OSHA Training for Your Employees

This was the talk I gave last year at some local and National industry events. I wanted to give a short outline of the steps for OSHA training for your employees and then give a link where you can ask for and get my eBook taken from that talk.

OSHAsign Spilltraining1

First, why do you have to have training at all? Well OSHA, the Occupational Safety & Health Administration, was given the power back in 1970 by the United States Government to put in place rules and guidelines, called standards that all employers must follow to ensure the safety & health of their employees while on the job.

There are over 100 standards in the OSHA Act of 1970 and many of these concern training. OSHA wants employers to give 10 to 30 hours of safety training to employees depending on the type of work they do. Most only need to have 10 hours of basic training in the General Industry category but with pressure washing contractors many job tasks would also fall under the Construction category with even a few falling under the advanced designation and needing to complete 30 hours instead of 10. The best way to know where your business falls would be to contact your local OSHA office and speak with an agent. Go to www.OSHA.gov to find the closest location to you.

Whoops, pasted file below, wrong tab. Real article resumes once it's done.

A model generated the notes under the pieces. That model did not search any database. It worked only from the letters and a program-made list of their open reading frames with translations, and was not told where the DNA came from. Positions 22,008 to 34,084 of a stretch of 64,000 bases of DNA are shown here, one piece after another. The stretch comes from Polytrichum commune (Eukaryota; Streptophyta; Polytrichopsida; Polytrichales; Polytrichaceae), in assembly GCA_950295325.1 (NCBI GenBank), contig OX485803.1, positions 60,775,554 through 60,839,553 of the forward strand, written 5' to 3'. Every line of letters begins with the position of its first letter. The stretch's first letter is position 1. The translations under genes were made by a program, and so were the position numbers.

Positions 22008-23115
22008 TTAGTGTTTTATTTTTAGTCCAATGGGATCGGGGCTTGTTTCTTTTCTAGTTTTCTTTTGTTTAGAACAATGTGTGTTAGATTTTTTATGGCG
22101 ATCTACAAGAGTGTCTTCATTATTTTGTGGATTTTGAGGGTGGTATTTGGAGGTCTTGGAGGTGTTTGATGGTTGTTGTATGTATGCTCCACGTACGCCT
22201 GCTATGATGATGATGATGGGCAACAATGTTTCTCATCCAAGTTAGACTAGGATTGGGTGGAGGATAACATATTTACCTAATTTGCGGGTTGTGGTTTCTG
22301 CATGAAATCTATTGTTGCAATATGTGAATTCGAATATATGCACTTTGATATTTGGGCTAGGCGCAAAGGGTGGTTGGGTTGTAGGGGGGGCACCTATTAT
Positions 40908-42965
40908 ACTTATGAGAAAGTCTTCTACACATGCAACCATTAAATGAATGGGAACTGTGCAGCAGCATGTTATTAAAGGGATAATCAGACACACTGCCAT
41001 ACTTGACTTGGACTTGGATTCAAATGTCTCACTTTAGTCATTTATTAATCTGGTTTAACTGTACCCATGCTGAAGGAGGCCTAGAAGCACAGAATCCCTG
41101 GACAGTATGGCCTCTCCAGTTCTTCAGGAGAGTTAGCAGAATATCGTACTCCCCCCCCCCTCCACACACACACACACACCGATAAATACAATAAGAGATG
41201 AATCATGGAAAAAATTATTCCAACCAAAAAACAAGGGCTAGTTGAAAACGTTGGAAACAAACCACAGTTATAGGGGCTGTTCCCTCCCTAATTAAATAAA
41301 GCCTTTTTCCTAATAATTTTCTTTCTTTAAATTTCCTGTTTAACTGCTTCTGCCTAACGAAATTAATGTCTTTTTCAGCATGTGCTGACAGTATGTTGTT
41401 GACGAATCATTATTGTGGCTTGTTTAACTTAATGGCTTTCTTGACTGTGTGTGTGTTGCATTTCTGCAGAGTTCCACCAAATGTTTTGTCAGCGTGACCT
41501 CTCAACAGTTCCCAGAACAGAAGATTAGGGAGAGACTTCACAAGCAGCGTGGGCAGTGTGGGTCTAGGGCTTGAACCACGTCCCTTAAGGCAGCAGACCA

Here are the main steps.

  1. Create a written Safety Program.
  2. Have and provide any and all needed PPE, Personal Protective Equipment, to employees.
  3. Have individual training materials for each employee.
  4. Hold training as needed and directed by the OSHA standards.
  5. Have employees sign that they have received training and take tests to evaluate what they learned.
  6. Keep sign in sheets, testing results and records up to date.
  7. Post and make accessible any required materials, including Right to Know posters, SDS binders, etc. to employees during work hours.

Types of training to cover in the basic 10 hour or extended 30 hour training sessions for General Industry or Construction:

  • Employee Right to Know
  • SDS’s and labels
  • Equipment Safety – Can be general or specific, ex: Ladder Safety
  • Chemical Safety – Can have different levels to this, ex: Chemical Spills
  • Fork Lift Safety
  • Scissor Lift Safety
  • Confined Spaces
  • Defensive Driving

To get a copy of our 17 page eBook please go here. http://info.soapwarehouse.biz/how-to-set-up-osha-training